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Hearings Before the President's Commission on the

Assassination of President Kennedy (the Warren Commission)

Volume VII, pages 569-576.

Page 569


The testimony of Abraham Zapruder was taken at 1 p.m., on July 22, 1964, in the office of the U.S. attorney, 301 Post Office Building, Bryan and Ervay Streets, Dallas, Tex., by Mr. Wesley J. Liebeler, assistant counsel of the President's Commission.

Mr. LIEBELER. Mr. Zapruder, would you stand and take the oath, please?

Do you solemnly swear this testimony you are about to give will be the truth, the whole truth, and nothing but the truth, so help you God?


Mr. LIEBELER. My name is Wesley J. Liebeler.

Mr. ZAPRUDER. What is your name?

Mr. LIEBELER. Wesley J. Liebeler [spelling] L-i-e-b-e-l-e-r. I am an attorney on the staff of the President's Commission on the Assassination of President Kennedy. I have been authorized to take your testimony by the Commission pursuant to authority granted to the Commission by Executive Order 11130 dated November 29, 1963, and the joint resolution of Congress, No. 137.

Under the rules of the Commission you are entitled to have your attorney present, should you desire to have him here. You are entitled to 3 days' notice of the hearing .and you need not answer any questions you think would violate any rights or privileges that you may have. Did you receive the 3 days' notice of the hearing?

Mr. ZAPRUDER. I was out of town--I was in New York and my secretary called--she called me and told me that she made an appointment for me and that's about all that I know, Mr. Liebeler. The other proceedings--I don't know.

Mr. LIEBELER. I assume that you are willing to go ahead with your testimony today since you are here.

Mr. ZAPRUDER. Yes, I am.


Page 570

Mr. LIEBELER. Would you state your full name for the record, please?

Mr. ZAPRUDER. Abraham Zapruder.

Mr. LIEBELER. That's spelled [spelling] Z-a-p-r-u-d-e-r? Is that correct?


Mr. LIEBELER. What is your address?

Mr. ZAPRUDER. Home address?


Mr. ZAPRUDER. 3909 Marquette.

Mr. LIEBELER. Here in Dallas?

Mr. ZAPRUDER. In Dallas---yes.

Mr. LIEBELER. Are you in business here in Dallas, Mr. Zapruder?


Mr. LIEBELER. What business are you in?

Mr. ZAPRUDER. Manufacturing ladies dresses.

Mr. LIEBELER. The manufacture of ladies dresses?


Mr. LIEBELER. I understand that you took some motion pictures at the time assassination?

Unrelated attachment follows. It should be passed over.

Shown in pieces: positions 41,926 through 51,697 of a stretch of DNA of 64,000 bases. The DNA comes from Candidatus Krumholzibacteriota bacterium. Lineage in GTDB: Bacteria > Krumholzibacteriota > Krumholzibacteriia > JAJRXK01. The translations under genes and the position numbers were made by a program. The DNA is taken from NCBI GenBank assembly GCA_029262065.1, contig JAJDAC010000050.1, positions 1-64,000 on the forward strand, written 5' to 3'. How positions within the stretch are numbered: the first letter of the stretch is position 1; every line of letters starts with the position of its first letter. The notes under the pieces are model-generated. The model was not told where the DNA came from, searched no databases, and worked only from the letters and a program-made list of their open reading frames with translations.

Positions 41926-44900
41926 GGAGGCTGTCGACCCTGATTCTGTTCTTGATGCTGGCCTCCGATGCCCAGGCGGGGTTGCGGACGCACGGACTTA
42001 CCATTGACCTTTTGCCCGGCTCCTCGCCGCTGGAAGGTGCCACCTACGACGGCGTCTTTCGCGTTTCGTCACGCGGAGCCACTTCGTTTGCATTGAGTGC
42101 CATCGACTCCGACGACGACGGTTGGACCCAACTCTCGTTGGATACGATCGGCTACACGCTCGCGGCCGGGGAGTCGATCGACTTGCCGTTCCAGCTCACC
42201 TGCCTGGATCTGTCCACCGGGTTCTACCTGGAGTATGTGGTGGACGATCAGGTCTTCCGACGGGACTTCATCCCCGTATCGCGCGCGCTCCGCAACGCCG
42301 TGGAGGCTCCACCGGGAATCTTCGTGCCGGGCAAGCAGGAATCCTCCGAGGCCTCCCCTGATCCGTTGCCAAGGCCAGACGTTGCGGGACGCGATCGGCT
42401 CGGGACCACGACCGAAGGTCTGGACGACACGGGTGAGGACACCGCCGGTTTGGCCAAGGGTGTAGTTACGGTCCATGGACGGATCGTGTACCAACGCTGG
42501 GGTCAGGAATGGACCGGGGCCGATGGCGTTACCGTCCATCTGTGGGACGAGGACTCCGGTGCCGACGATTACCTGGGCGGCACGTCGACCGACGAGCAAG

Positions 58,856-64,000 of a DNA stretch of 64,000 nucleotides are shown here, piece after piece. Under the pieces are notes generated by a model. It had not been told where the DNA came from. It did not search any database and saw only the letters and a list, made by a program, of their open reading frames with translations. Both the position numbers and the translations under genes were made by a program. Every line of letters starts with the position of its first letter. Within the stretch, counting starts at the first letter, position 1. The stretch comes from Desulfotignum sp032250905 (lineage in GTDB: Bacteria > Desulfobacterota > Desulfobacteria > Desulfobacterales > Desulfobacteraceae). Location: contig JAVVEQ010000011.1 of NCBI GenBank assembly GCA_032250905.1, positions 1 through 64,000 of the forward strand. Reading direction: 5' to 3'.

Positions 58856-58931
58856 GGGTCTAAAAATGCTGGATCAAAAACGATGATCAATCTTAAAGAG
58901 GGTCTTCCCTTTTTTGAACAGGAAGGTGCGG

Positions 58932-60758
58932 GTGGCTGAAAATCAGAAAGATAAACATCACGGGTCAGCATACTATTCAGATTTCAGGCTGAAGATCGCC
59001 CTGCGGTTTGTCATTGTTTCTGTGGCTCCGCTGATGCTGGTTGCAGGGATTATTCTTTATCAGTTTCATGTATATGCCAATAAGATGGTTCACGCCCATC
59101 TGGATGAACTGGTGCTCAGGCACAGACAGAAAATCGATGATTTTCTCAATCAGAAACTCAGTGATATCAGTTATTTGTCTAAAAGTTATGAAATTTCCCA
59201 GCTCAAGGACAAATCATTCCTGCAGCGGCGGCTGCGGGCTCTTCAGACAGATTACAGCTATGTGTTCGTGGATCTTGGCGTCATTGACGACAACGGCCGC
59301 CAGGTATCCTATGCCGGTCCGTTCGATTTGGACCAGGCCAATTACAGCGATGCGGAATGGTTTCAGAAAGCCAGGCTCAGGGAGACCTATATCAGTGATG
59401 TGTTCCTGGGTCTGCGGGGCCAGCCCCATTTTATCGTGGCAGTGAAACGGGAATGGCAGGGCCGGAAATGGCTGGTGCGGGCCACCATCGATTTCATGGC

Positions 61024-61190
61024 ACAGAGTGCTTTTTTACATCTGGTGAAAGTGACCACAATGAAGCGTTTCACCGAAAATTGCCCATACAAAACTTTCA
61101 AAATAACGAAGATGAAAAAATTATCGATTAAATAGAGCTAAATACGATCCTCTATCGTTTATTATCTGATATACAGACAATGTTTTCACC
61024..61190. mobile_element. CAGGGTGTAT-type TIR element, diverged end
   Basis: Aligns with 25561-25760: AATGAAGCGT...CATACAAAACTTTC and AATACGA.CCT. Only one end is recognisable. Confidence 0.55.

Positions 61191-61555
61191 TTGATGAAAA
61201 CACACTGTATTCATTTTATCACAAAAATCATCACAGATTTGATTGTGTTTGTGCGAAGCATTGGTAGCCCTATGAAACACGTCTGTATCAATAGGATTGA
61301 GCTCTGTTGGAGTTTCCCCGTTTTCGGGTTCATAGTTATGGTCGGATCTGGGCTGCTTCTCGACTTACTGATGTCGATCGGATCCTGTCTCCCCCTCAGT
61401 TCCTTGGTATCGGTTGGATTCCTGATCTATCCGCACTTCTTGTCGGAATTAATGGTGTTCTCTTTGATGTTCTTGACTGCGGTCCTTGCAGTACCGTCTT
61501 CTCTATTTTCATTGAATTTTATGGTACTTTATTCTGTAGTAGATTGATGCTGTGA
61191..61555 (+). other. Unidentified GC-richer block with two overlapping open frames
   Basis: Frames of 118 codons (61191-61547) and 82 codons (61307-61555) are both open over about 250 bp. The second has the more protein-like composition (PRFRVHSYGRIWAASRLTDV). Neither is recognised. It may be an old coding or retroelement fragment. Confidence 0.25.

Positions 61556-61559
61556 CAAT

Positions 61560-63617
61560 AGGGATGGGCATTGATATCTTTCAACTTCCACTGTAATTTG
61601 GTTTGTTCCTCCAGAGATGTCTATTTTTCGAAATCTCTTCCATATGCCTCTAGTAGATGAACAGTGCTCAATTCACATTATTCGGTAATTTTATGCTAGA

Mr. ZAPRUDER. That's correct.

Mr. LIEBELER. Could you tell us about the circumstances under which you did that, where you were at the time and what happened?


Mr. LIEBELER. And what you saw.

Mr. ZAPRUDER. Well, of course, what I saw you have on film, but that was the day, November 22, it was around 11:30. In fact, I didn't have my camera but my secretary asked me why I don't have it and I told her I wouldn't have a chance even to see the President and somehow she urged me and I went home and got my camera and came back and first I thought I might take pictures from the window because my building is right next to the building where the alleged assassin was, and it's just across--501 Elm Street, but I figured--I may go down and get better pictures, and I walked down. I believe it was Elm Street and on down to the lower part, closer to the underpass and I was trying to pick a space from where to take those pictures and I tried one place and it was on a narrow ledge and I couldn't balance myself very much. I tried another place and that had some obstruction of signs or whatever it was there and finally I found a place farther down near the underpass that was a square of concrete I don't know what you call it maybe about 4 feet high.

Mr. LIEBELER. I show you a picture that has been marked Hudson Exhibit No. 1 and ask you if you can in fact see yourself in that picture?

Mr. ZAPRUDER. Let me see--there it is here. That's me standing there--there's a girl--that's where I was standing.

Mr. LIEBELER. You are pointing out a concrete abutment that comes up immediately to the right of the sign that reads "Stemmons Freeway, Keep Right"?

Mr. ZAPRUDER. That's right. That's the girl behind me--that's my girl that works in my office. She was up there, too.

Mr. LIEBELER. So, you and this girl are shown standing on top of this concrete abutment there?

Mr. ZAPRUDER. That's right---she was fight behind me and that's from where I took the pictures.

Mr. LIEBELER. Then, you can actually see yourself in this picture, can't you?

Mr. ZAPRUDER. Well, I can't distinguish myself being--I know I was there.

Mr. LIEBELER. Do you recognize that this picture was taken at the time you were there?

Mr. ZAPRUDER. Yes; I was there and I would say this couldn't be anybody else, unless---if this is an authentic photograph and it isn't composed now or changed---I would say that's me. That's the first time I have seen that. Were these pictures ever published in a magazine---there were pictures like that I suppose--- actually?

Mr. LIEBELER. This picture here is in fact one of a series of pictures that is being sold down here in Dallas by a fellow named Willis, I believe his name is Phil Willis. He has a series of slides that are available and it's picture No. 5 of those slides in which you can see yourself back there.


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Mr. ZAPRUDER. That must be it because there's another couple back there---I took some from there and I was shooting some of the pictures to start my roll from the beginning. I didn't want to have a blank and I shot some, in fact, they have it--the Federal Bureau of Investigation have those pictures.